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Small company, big impact: Vogue Tyre specializes in stylish sidewalls

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Small company, big impact: Vogue Tyre specializes in stylish sidewalls

For a relatively small company, Vogue Tyre & Rubber Co. has had a major impact on tire sidewall design.

Its founder, Harry Hower, is the man who "invented" the white sidewall concept, says Greg Hathcock, current Vogue president.

Hower was a chauffeur in Chicago who quit his job in 1914 to enter the tire business with the Woodbury family and married Margaret Woodbury. Four years later, seeing a market for fancy tires for the luxury trade, he created a new design, the white sidewall tire, and arranged to have it built by the Falls Rubber Co. in Cuyahoga Falls, Ohio.

In years since, whitewalls have boomed in popularity, peaking in the 1970s and '80s. But overall, sales have been on the decline since then. Other sidewall colors have appeared briefly, then disappeared almost completely.

In the face of these national trends, however, Vogue Tyres, as they were later named, have rolled along successfully through the years. They've even added distinctive gold stripes to the white ones on their sidewalls.

As Hower anticipated, a ready market has remained for colorful sidewalls among vehicle owners willing to pay extra for a touch of class.

Until 1926, Hower sold tires only in the Chicago area. His wife, Margaret, was a promoter. She named the whitewall tire "Vogue" and added "Custom Built" to the title.

They caught the eye of a West Coast entrepreneur named George Wagner who signed a deal to distribute Vogue tires in the Los Angeles area. But that operation failed after about a year.

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That didn't discourage another Los Angeles tire man, however. While vacationing in Chicago, 24-year-old Loyd Dodson saw the whitewalls on the fancy chauffeur-driven cars cruising around town.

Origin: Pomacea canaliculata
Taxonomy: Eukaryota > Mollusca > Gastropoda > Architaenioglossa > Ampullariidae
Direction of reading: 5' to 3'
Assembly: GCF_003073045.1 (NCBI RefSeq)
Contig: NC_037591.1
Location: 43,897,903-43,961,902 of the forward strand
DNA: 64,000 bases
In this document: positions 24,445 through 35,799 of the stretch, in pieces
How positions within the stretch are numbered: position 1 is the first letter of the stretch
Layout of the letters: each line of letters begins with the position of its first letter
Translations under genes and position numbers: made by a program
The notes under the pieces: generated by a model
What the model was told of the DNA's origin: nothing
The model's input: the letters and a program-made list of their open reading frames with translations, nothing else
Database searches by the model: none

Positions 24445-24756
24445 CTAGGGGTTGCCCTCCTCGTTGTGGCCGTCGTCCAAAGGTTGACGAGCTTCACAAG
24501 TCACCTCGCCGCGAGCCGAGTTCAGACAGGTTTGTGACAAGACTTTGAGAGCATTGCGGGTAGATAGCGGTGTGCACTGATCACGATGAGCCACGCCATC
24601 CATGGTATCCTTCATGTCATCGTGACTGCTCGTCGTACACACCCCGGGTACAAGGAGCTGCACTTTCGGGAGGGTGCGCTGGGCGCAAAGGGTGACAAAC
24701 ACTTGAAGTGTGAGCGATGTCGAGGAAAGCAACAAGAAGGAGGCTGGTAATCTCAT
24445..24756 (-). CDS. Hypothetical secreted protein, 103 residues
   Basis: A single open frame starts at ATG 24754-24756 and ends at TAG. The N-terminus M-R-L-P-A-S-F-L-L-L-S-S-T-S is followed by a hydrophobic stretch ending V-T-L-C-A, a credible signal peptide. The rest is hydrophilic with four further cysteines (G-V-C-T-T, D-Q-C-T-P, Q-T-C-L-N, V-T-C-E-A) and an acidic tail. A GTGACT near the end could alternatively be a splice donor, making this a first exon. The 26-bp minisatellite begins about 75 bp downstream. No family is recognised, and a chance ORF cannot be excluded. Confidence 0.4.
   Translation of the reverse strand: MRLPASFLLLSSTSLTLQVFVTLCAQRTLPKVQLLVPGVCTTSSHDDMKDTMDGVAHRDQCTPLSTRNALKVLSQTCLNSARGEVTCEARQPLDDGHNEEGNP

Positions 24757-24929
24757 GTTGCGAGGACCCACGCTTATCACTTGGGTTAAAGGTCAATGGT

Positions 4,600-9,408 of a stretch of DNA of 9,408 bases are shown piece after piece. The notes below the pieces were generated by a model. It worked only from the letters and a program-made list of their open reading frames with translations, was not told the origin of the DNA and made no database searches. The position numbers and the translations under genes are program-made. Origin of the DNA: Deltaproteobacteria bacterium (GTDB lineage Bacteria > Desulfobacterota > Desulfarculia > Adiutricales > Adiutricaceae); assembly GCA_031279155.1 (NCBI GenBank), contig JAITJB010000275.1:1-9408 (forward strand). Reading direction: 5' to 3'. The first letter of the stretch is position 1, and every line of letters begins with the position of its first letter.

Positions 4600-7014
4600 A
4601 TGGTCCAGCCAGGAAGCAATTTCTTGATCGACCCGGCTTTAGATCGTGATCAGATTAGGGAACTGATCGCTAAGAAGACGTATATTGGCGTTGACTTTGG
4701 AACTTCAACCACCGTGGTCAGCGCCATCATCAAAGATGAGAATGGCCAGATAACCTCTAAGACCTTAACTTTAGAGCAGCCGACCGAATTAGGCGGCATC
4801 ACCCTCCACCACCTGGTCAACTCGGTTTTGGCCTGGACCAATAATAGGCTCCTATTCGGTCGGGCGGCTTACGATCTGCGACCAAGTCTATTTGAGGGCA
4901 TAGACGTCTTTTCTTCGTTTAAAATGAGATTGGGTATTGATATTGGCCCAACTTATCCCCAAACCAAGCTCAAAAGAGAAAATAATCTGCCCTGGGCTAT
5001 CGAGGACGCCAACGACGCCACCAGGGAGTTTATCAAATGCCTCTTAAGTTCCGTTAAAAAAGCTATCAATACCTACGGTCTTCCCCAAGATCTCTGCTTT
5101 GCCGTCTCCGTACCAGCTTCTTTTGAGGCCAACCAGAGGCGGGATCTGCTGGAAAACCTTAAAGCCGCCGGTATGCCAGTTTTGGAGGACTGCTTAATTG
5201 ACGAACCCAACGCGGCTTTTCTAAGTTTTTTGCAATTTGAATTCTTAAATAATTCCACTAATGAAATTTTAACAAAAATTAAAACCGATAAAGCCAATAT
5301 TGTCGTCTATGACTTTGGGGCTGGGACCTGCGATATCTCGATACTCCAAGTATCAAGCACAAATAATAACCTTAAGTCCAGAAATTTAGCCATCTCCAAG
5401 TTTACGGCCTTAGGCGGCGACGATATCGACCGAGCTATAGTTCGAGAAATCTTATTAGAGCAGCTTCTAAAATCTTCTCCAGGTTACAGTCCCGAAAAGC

He and his brother-in-law, Jack McDonald, had each borrowed $3,000 to start a Los Angeles tire business in 1925, and Dodson saw great potential in marketing Vogue tires to the movie moguls and stars in "La-La-Land."

By 1928, Dodson had signed a deal to acquire West Coast distribution rights to the tires. He concentrated on sales to owners of Duesenbergs, a top luxury car of the time.

Before long, the distinctive white sidewall tires showed up on cars owned by film stars such as Douglas Fairbanks Sr. and Marion Davies -- and other people of means wanted them. People like Joan Crawford, Clark Gable, Frank Robinson and Lyndon Johnson have been pictured with Vogue-shod vehicles.

Today, Hathcock says the company sells about 200,000 luxury passenger tires a year -- many still with white and gold stripes -- as well as top-of-the-line SUV and light truck tires. It markets them through three distribution channels.

New luxury car dealers are its largest outlet. Vogue also operates 29 Custom Centers in auto dealerships. These centers sell tires and wheels and custom equipment such as grills, wings, gold ornamentation, wood dashboards, leather interiors, etc. About 100 tire dealerships also handle Vogue Tyre products. The company also sells some tire and equipment packages through the mail.

Nor has Vogue Tyre lost its ability to take advantage of popular current trends. Company president Hathcock says Vogue Tyres are mentioned in more than 100 rap songs!

And the beat goes on!

About the author

Lloyd Stoyer retired as editor of Modern Tire Dealer in 2000. That same year, he was inducted into the Tire Industry Association Hall of Fame. He resides in Canton, Ohio.

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